Corbyn is wrongly labelled a pacifist by the Tories and the media, but his opposition to unnecessary war without end is in stark contrast to Theresa May's endless warmongering
Which war is it that the media think Jeremy Corbyn should have supported since World War Two? Was it the Korean war, a US-led intervention which led to the death of around two and a half million people, the carve-up of the country and eventually the frightening stand-off that threatens a new war today? 100,000 mainly conscripted British troops were sent to fight in this fiasco of whom over 1,000 died. It was so horrific that many historians regard it as being one of the key reasons for Labour losing the 1951 general election.
Perhaps it was the Suez intervention in which Britain fought a colonial rearguard action against the Egyptian nationalist government of Abdel Nasser. Britain was humiliated and the Tory Prime Minister Anthony Eden had to resign after lying to parliament amongst other things.
Or maybe it was the US’s war in Vietnam war in which they massacred up to two million people, bombed two countries to pieces and eventually had to withdraw in disarray. Vietnam was so unpopular in Britain – 71% of the British population opposed it - that even the Tory Party could only give verbal support to the American government.
More likely it was the Falklands War, which even the Daily Mail called ’short sharp and very nasty’. 258 British Troops were killed, 775 wounded and hundreds of others psychologically damaged in a battle for a few square miles of barren land 8,000 miles from Britain, but still ‘ours’ apparently and well worth the toll in human life and happiness. Apart from the death and destruction – a total of nearly 800 dead. The war achieved nothing but is widely believed to have played a role in Thatcher’s election victory in 1983.
Perhaps it was Clinton and Blair’s bombing in Kosovo, which despite being painted as a humanitarian success, led to the deaths of hundreds of civilians, accelerated ethnic cleansing and the deepened divisions and dependency on the West that plague the Balkans to this day.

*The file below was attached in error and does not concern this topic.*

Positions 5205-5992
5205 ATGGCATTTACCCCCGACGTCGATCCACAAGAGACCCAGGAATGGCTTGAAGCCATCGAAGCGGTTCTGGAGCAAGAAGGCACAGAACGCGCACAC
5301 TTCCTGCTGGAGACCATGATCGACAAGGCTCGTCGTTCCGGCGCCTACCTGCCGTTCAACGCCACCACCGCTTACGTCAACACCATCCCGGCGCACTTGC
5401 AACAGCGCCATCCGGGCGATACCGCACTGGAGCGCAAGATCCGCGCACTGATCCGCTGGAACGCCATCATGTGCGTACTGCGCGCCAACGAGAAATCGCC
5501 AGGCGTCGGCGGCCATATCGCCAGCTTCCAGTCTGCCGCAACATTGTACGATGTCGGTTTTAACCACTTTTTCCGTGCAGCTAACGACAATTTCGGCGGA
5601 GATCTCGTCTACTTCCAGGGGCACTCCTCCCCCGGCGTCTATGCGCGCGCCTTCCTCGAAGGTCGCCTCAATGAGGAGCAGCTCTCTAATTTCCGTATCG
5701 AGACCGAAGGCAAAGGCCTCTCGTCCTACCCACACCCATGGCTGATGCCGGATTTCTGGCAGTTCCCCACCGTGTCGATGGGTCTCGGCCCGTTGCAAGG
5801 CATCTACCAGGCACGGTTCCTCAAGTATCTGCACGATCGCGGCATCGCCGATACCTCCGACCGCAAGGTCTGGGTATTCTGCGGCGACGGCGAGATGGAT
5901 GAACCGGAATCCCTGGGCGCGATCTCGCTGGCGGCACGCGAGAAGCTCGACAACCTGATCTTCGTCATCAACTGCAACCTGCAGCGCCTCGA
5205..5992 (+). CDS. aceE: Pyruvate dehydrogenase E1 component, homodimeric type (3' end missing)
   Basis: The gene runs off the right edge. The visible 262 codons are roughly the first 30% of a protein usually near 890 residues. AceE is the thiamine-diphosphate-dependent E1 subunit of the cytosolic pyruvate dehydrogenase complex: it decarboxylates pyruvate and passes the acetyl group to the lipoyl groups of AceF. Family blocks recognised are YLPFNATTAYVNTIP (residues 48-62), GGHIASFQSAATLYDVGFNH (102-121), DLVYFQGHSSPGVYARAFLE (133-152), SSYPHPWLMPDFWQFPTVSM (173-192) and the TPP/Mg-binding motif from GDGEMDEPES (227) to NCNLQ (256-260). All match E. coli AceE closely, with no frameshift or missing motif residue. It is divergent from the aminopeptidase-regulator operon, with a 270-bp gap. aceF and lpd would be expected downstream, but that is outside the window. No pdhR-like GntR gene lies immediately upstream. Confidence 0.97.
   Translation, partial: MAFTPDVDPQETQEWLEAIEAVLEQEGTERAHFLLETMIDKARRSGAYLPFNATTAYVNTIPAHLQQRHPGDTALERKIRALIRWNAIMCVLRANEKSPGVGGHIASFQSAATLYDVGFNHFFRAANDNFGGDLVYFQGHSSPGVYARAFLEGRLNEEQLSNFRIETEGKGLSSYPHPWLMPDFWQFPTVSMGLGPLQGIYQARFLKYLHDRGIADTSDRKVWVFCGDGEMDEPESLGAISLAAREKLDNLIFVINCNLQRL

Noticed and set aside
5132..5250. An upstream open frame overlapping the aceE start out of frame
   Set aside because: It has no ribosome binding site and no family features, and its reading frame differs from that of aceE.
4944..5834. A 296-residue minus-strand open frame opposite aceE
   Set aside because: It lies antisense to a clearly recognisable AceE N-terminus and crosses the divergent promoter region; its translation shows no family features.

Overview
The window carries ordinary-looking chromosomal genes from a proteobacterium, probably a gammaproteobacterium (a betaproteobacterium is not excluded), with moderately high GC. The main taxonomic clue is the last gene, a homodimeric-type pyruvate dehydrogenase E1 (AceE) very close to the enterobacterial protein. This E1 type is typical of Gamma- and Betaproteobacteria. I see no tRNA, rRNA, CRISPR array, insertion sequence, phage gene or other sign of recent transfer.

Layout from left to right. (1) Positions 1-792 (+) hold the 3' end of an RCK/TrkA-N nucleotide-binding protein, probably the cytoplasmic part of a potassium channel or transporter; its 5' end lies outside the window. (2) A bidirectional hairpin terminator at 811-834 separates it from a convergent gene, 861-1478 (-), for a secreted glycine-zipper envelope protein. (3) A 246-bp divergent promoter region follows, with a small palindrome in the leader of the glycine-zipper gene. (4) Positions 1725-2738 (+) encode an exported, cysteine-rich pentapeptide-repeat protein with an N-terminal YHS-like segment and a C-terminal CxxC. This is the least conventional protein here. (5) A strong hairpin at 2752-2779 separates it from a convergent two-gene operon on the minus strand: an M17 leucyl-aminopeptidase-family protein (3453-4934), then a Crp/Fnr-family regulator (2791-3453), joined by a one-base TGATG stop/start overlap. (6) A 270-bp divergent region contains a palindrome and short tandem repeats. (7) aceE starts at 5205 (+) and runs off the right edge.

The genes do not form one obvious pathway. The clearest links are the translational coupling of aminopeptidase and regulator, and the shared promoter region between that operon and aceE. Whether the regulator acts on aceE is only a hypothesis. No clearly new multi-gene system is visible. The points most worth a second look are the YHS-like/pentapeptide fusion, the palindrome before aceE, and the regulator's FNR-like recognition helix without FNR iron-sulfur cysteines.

Surely it can’t be any of the cycle of wars that we are involved in now? The centrepieces of the War on Terror, the attacks on Afghanistan, Iraq and Libya, are almost universally regarded as catastrophic, causing almost unimaginable carnage, failed states and deep bitterness against the West. Fierce fighting continues in all three countries, sixteen years later in the case of Afghanistan. Associated interventions in Syria, Yemen, Somalia and beyond have been equally disastrous.
It is a strange world in which Jeremy Corbyn’s consistent and courageous opposition to these string of disasters is portrayed by the media as a point of vulnerability. Surely the real issue is that the party of government supported every one of these adventures and that the current Prime Minister has voted or argued for every one of them since she has been in parliament.
And this is no academic question of record. Despite confusingly saying on her Trump love-in trip to Washington that “the days of Britain and America intervening in sovereign countries in an attempt to remake the world in our own image are over”, she applauded Trump’s missile attack on Assad in Syria, congratulated him on his MOAB bomb drop in Afghanistan and is keen to get British forces involved in an attack on Assad post election.
Surely the question any half way thinking journalist should be asking is, are there any wars since World War Two that Theresa May would have opposed?
Chris Nineham is a founder member of Stop the War and Counterfire, speaking regularly around the country on behalf of both. He is author of The People Versus Tony Blair and Capitalism and Class Consciousness: the ideas of Georg Lukacs.
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